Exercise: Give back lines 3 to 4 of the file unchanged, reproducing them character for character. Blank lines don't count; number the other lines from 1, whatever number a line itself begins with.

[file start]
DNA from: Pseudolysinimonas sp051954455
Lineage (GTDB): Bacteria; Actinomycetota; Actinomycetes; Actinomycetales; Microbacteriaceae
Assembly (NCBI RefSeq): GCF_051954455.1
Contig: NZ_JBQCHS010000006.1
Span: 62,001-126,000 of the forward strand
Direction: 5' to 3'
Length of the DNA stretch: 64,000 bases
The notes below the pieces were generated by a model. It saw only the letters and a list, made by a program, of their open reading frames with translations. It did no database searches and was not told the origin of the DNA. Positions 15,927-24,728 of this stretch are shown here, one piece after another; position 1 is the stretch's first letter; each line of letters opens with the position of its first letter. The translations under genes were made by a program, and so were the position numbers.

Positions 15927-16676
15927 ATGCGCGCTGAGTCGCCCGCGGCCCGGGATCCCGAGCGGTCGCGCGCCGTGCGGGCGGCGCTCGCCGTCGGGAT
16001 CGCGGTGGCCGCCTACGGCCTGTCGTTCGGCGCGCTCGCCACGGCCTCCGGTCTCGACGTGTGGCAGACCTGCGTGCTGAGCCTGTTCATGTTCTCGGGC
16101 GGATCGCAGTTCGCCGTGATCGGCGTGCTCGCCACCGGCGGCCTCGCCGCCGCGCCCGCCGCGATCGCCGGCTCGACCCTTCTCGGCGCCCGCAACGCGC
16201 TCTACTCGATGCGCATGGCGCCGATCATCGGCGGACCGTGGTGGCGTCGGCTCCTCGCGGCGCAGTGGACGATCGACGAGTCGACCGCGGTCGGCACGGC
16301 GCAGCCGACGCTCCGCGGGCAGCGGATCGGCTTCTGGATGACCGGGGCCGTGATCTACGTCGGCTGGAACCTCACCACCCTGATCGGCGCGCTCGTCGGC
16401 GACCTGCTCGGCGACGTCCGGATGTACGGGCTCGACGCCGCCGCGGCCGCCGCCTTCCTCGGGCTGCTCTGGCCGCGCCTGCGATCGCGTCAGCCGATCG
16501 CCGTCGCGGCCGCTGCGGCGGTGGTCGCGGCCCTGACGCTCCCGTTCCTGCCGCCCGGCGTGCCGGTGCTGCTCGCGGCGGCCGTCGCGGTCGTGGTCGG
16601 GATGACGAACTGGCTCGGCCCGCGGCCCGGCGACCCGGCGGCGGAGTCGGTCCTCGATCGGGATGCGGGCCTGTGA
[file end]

Assembly (NCBI RefSeq): GCF_051954455.1
Contig: NZ_JBQCHS010000006.1